Brantly Historical Photos

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Brantly B-1. The Brantly B-1 was developed in Philadelphia and it first flew in 1946.
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Brantly B-1.
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Brantly B-1.
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Brantly B-1.  Mr. Brantly is on the far left.  The others are unidentified.
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Historical photo of a Brantly B-2 flying near the factory in Frederick Oklahoma . The model B-2 was certified in 1959 and the factory was moved in 1967 or 68. Since the model B-2A was introduced in 1962, this picture was most probably taken in the period 1959-62.
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B-2 Publicity shot circa 1959-62.  The man in the picture is Frank Erikson, Brantly's first test pilot.  The lady is Mr. Brantly's secretary.
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The arrmy made design suggestions during the testing phase of the Brantly B-2. For example, they suggested that the tail rotor should be further up from the ground. The Army bought 5 ships for evaluation.
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A flock of Brantly B-2s.
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This photo shows an experimental configuration: - straight tail - wheel langing gear - wide instrument panel - no fairings on the inboard blades - no engine cooling intakes The B-2 first flew in 1953 and was certified in 1959 so the pictures are circa 1953-59.
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Another view of the experimental configuration.
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Another photo of experimental, with wheels instead of skids.
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These experimental models are closer to the final configuration. The only difference on the one at the bottom is the oil cooler is wrapped around the tail cone instead of where it is currently. The top one has both the experimental oil cooler and the wheeled landing gear. Circa 1953-1959.
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Brantly B-2 in front of factory in Oklahoma. You can faintly makeout the "experimental" word on the engine cowling. The only difference from the final configuration of the B-2 is the oil cooler wrapped around the tail cone.
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Structural Testing of B-2B.
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Here's another one of the experimental B-2 pre-certification. You can make out that the main blade tip is not square. In fact, blade no 248-40 had a delta shaped blade tip fairing. The man is Vince Montero, Brantly's Vice President at the time.
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Experimental prototype of B-2. Note oil cooler wrapped around the tail cone. Any help in identifying the occupants would be appreciated. Photo taken no later than 4/58.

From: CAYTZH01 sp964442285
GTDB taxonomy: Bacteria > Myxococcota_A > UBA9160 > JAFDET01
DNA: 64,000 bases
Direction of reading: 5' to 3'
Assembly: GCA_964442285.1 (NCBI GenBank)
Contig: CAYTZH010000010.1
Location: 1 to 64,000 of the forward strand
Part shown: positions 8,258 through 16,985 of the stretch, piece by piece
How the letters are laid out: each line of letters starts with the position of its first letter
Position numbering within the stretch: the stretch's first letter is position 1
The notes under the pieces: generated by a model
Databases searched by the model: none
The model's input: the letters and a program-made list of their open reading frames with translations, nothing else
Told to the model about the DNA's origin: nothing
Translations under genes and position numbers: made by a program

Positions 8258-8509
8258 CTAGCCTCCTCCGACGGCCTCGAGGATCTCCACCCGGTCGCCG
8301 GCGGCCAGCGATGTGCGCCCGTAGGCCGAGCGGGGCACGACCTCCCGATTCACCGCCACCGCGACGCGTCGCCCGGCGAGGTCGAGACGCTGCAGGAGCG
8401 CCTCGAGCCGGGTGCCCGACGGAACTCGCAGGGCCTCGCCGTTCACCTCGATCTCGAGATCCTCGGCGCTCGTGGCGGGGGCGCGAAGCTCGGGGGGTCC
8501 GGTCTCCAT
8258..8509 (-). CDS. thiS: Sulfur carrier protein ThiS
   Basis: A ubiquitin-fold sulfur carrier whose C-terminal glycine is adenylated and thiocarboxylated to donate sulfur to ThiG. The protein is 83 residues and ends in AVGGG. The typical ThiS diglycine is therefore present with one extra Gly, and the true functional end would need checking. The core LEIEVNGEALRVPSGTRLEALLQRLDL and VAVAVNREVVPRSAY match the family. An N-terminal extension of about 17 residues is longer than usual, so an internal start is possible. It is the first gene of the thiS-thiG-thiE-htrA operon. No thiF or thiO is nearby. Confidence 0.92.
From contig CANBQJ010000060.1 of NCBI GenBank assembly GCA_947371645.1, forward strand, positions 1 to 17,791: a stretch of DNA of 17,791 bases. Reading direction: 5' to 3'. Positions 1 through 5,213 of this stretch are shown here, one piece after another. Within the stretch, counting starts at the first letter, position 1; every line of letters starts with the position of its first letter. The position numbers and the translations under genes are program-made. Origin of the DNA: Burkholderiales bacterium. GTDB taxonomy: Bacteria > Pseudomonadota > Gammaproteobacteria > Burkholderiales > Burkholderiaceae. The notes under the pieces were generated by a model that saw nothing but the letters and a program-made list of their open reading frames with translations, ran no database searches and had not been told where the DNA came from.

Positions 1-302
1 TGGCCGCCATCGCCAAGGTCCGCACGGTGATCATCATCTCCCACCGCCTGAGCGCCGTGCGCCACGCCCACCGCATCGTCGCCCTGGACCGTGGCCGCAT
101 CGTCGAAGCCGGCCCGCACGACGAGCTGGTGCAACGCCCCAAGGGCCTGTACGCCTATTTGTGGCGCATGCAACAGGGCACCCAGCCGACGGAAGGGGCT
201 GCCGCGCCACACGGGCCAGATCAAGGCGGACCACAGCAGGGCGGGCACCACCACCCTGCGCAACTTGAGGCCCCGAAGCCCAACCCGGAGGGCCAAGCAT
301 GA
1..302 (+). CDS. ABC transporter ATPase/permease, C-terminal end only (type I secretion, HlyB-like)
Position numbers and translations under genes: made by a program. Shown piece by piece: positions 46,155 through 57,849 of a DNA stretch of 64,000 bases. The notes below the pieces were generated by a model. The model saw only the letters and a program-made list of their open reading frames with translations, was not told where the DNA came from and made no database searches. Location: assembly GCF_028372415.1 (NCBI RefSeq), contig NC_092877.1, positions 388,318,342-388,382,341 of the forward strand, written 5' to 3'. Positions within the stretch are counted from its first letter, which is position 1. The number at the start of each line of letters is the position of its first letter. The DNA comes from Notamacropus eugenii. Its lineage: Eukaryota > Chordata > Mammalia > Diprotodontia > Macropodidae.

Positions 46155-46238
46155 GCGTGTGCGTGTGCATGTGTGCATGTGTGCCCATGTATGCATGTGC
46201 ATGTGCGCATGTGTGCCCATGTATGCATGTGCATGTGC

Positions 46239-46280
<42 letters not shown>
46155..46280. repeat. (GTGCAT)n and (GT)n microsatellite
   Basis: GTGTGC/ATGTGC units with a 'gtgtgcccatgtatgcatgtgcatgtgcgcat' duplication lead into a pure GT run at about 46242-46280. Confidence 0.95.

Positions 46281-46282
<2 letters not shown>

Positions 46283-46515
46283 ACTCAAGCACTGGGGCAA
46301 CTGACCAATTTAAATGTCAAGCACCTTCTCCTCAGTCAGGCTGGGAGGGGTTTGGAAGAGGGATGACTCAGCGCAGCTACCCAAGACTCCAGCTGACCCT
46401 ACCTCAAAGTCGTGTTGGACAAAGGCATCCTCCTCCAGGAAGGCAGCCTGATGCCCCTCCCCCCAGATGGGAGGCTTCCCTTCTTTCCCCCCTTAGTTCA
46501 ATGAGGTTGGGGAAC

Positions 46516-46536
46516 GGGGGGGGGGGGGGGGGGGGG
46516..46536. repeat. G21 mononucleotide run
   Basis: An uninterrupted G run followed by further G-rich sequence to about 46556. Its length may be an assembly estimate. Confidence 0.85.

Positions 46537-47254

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A B-2 on floats. Please remember that the Brantly factory wants anyone with an interest in floats to contact them as they are considering offering them again.
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B-2A on floats.
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Brantly B-2B on floats.  Our friend Harold Jenkins is the pilot on  Lake Frederick.
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Brantly with spraying system.
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Brantly B-2A with spraying system.  Hank Van Barron was the pilot in this picture.
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Brantly 305 - 2 crew, 3 passengers, 250 lbs cargo. Max weight 2,900 lbs. It used a Lycoming IVO-540-B1A piston engine and had a max speed of 120 mph. When introduced in 1964, the Brantly 305 sold for $48,900. 
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B305 on floats.
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B305 on floats. Roy Orr was the pilot and Harold Jenkins was the passenger.
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Brantly 305.  The unit shown was a custom built for Tom Foster from St. Louis, shown at the controls.
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Publicity shot from a brochure for the Brantly 305.  Picture taken in Lawton, OK.  Man on far left is Bill Upton, a Brantly test pilot, then Mr. Brantly's secretary.  Man on far right is Brantly VP Vince Montero.
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Brantly 305 with Bill Upton at the controls.  It turns out that Bill and Harold were in this ship in Milheim, PA when they lost the tail rotor and the aircraft proceeded to crash into the down slope of a hillside.  Of the incident Harold said, "I've probably got more time flying without a tail rotor than just about any helicopter pilot."  Harold mentioned that a young man picked them up from the crash site and was taking them to the hospital, but Harold and Bill talked him into letting them out at the bar where they "recovered".
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Interior of Brantly 305.
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Picture of a 305 at the Canadian Museum of Flight in Langley, B.C.
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Mr. Brantly also designed a loader and backhoe, shown in this photo.
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Newby O. Brantly circa late 50's early '60s.
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Newby O. Brantly circa '75-'85.
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Newby O. Brantly, circa late '80s.

B-2B featured on album cover.